Summer is a time for going on family vacations or lounging at the beach, not so for Jordyn Mantz, who keeps working overtime.
“While most people go to the beach to swim, I go to the beach to do agility drills and running in the sand,” said Mantz, a recent Kamehameha graduate.
The 5-foot-7 guard not only goes full blast on the court, attacking on offense and defense, but off it as well, training as if the air she breathes is only rewarded for hard work.
“For me, basketball never stops. The only days of the year I don’t have basketball planned is Christmas and New Years,” Mantz said. “I spend at least four to six hours every day dedicated to basketball and training. On my own time when I have no trainer, I put at least 300 to 500 makes every day, ranging from mid-range and 3-pointers to pull-up jumpers.
“This summer, I’ve spent every day training in Pahoa with the Pahoa basketball coach Po Maui. His offseason boys team is called Fam Biz, and he has welcomed me and my siblings to his practices Monday through Friday. On the weekends, he works with us on speed, agility, and core training.
“I’ve also worked out several times when I visited Oahu with (Kaiser) coach Bri Lagat-Ramos on ball-handling and attack-move workouts.”
Lagat-Ramos is a personal trainer and runs a clinic called Hoops Artistry. She recommended Mantz to Arizona Western College, where she got a full-ride scholarship.
The Matador coaching staff liked her deadly shooting and strong body structure for a guard. On her hudl videos, the Matador coaching staff could also appreciate that she can run the floor and finish in transition and apply defensive pressure.
It helps that Mantz has lean muscle and a sturdy lower half. When taller opponents try to bump, challenge or intimidate her, she can give it right back.
In her junior year, she and her dad Chris Mantz emailed 300 different schools, ranging from Division I to junior colleges.
She had a few Division II and NAIA half-offers, along with full-rides from four other JCs. But when Mantz talked to the Matadors she was sold.
“I was told that I will be a strong asset needed on their team not only as the shooter, but also the scorer, and the team’s all-around stat player, as far as rebounds and assists as well,” she said. “In other words, they’re not wasting this full-ride scholarship on just anybody.”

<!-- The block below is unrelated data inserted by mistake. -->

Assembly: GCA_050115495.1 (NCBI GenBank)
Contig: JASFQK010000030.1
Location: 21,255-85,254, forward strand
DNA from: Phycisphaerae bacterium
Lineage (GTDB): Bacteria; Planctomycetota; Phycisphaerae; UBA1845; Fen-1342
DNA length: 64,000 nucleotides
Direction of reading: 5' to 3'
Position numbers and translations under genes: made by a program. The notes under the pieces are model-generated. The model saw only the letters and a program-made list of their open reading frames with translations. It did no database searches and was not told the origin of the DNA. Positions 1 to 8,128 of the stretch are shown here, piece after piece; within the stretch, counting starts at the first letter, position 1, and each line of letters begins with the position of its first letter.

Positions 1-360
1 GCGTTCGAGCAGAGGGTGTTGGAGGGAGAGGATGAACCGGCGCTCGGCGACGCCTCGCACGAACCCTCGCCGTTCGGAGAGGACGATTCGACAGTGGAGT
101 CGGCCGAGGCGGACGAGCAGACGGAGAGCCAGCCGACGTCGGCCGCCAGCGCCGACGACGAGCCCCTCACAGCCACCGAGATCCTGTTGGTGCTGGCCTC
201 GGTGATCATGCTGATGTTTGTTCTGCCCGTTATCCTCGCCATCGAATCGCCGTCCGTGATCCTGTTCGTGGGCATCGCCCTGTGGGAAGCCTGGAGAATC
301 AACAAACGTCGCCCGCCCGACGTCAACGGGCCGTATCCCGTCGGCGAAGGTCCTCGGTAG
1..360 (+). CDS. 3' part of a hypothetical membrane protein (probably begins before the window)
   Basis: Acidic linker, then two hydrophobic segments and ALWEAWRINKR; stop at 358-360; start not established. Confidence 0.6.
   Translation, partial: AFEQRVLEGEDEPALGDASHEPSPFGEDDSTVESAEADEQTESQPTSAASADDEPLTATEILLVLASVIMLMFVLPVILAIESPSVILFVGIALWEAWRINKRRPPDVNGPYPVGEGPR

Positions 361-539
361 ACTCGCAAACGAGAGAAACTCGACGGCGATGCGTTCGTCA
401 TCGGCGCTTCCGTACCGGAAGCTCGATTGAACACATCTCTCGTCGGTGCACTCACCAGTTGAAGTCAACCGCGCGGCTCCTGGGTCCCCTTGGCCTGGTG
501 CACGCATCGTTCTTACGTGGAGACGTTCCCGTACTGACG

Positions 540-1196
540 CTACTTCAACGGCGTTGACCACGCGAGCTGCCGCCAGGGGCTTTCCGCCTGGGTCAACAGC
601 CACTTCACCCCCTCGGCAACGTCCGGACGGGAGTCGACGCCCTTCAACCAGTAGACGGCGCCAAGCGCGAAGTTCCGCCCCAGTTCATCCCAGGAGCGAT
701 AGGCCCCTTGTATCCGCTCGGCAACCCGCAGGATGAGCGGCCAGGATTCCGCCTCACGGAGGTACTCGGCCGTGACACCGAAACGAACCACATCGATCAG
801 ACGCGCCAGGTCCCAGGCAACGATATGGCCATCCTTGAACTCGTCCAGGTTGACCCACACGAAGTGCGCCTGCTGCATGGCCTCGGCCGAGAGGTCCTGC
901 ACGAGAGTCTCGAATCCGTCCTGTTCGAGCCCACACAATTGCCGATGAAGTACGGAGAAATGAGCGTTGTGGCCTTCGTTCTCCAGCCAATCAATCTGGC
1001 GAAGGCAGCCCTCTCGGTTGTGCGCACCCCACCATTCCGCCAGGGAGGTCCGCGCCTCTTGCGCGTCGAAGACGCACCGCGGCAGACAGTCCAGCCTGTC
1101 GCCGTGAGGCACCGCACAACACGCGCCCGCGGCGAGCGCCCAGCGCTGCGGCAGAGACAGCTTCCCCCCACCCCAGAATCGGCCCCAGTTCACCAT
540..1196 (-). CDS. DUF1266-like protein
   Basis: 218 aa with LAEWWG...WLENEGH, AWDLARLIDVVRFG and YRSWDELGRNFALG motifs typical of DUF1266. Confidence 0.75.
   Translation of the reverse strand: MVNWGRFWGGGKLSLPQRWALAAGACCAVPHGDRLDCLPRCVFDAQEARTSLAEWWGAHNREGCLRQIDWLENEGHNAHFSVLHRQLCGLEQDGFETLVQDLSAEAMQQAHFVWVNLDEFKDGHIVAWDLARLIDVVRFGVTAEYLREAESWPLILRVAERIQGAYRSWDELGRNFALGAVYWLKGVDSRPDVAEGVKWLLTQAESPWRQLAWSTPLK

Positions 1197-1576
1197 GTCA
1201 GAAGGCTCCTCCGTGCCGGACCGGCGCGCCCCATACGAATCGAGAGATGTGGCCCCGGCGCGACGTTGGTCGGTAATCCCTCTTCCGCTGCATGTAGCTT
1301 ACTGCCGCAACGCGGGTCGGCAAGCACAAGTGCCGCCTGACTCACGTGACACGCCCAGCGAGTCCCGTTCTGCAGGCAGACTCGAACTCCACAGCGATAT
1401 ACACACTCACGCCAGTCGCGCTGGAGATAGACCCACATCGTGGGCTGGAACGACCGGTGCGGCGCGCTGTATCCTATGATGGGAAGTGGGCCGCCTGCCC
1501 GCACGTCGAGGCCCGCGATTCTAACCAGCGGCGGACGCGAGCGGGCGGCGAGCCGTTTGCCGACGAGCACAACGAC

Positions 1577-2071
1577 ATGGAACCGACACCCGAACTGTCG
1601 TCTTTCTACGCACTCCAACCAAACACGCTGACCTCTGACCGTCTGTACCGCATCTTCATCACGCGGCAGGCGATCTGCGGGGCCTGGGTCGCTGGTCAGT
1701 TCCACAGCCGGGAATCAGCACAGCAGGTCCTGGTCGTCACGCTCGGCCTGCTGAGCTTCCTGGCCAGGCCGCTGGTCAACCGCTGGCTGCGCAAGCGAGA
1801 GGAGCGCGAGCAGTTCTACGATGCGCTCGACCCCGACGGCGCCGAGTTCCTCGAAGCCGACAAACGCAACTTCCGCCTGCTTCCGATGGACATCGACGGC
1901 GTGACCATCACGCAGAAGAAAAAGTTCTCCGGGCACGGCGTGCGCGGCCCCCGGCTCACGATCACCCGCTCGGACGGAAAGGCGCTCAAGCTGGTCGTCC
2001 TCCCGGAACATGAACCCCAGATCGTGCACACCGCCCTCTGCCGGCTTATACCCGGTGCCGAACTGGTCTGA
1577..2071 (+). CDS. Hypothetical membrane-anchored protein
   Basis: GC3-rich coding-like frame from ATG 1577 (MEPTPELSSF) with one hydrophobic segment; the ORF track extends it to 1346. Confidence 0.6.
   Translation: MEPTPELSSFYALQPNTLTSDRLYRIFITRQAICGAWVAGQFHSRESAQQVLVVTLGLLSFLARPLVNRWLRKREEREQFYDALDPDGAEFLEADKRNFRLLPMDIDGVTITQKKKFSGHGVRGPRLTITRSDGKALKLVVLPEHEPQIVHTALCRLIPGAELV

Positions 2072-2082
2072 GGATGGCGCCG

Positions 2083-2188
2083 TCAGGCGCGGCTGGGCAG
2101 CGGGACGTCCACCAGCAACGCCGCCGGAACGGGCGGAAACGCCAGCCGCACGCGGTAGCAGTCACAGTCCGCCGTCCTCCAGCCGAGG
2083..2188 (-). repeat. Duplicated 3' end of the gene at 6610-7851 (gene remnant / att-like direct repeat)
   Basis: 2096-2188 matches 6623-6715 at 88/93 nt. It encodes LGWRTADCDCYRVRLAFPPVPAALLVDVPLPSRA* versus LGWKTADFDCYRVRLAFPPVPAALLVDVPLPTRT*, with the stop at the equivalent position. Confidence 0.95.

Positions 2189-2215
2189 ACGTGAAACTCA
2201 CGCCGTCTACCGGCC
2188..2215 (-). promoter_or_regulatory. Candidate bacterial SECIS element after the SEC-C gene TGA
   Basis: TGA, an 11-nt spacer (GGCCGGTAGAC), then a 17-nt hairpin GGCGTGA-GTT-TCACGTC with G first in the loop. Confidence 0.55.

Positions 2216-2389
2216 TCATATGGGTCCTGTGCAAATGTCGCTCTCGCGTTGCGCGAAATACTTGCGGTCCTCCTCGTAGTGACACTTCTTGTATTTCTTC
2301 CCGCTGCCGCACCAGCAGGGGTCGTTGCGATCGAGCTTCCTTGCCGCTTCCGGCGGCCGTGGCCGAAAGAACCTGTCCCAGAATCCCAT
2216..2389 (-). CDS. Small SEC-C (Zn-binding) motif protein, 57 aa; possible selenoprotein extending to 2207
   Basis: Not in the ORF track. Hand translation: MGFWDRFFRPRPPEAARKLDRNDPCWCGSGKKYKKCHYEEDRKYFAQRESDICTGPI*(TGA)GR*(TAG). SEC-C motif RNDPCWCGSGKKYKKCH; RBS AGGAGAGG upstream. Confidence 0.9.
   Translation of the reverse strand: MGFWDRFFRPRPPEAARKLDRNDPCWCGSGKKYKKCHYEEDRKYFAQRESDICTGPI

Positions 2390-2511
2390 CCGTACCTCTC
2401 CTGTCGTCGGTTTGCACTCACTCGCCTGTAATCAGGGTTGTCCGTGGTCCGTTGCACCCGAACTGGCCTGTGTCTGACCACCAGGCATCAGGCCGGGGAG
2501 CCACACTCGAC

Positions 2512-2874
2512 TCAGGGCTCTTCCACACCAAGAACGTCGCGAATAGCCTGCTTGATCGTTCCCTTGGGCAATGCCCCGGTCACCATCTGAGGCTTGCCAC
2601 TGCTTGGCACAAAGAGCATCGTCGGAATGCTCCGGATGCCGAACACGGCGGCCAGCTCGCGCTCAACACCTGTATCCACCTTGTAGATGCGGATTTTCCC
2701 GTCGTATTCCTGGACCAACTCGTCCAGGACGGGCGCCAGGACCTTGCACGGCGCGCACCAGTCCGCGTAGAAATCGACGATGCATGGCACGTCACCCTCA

AWC is not just any Juco either. Under coach Patrick Cunningham, who built the program from scratch in 1999, the Matadors have had 17 straight seasons of 17 wins or more.
He also knows the vibe of Big Island players. Other BIIF players at AWC were Sefulu Faavae (Waiakea), 2013-15; Hunter Liftee (Honokaa), 2014-16; and Shemika Frazier (Honokaa), 2014-16.
Mantz will major in studio art and aspires for a career in the art industry, whether it’s drawing, painting, teaching or running her own art gallery.
“I’m very excited. My scholarship gives me the opportunity to move away from home and experience life on my own while doing the two things I love: art and basketball,” she said. “My parents (Chris and Pua Mantz) see this as a huge accomplishment for me, as far as showing how far I’ve grown as a basketball player. I was never a star player and actually wasn’t naturally athletic in the first place.
“But my progress shaped me into the player I am today, something that took forever and was not built overnight. It was built by outworking people as well as finding the many coaches willing to offer me the knowledge and skill-set I have now, all the way up to the day I leave for college.”
Mantz counts her dad as her biggest influence, providing a boost of confidence and motivation when necessary, but she also had the good fortune to fall into the hands of influential local coaches.
She played soccer from ages 5 to 10 years old and one teammate was Nikki Pacheco, whose dad Dominic Pacheco is a long-time youth coach. Mantz was 8 years old at the time, bigger than the rest but also three years behind in development.
Three years later, Randy Apele, another youth coach whose best friend is basketball, reached out to Mantz, who was at a sports crossroad — play hoops or soccer. At age 11, she followed Apele’s advice and played on various club and travel teams — the preferred path of the serious hoopster.
She played club ball with Warriors Basketball (ages 8-12), Flygirls (13-14), Wahine Ryders (14-15), Hoop Dreams Basketball (15-16), and Stray-Katz Basketball (ages 14-17).
Mantz was on travel teams with Showtime! (age 11), Kona Stingrays (12), Wahine Ryders (13), Maui Sparks Basketball (14-17), Hawaii Storm (14-15), Hoop Dreams Hawaii (15), and Kona Stingrays again (age 16).
Mantz will travel during the summer to play in Las Vegas with an Oahu club team, Lightning, along with her sister, who’s starting her journey playing on travel teams.
She can breathe easily as she remembers all the hard work and words of wisdom from others.
“Another great trainer I worked with, Mark McLaughlin (former UHH basketball assistant) once told me, ‘Basketball is a marathon. It’s not where you start; it’s where you finish.’ Right now, I’m on mile 10 of 26.”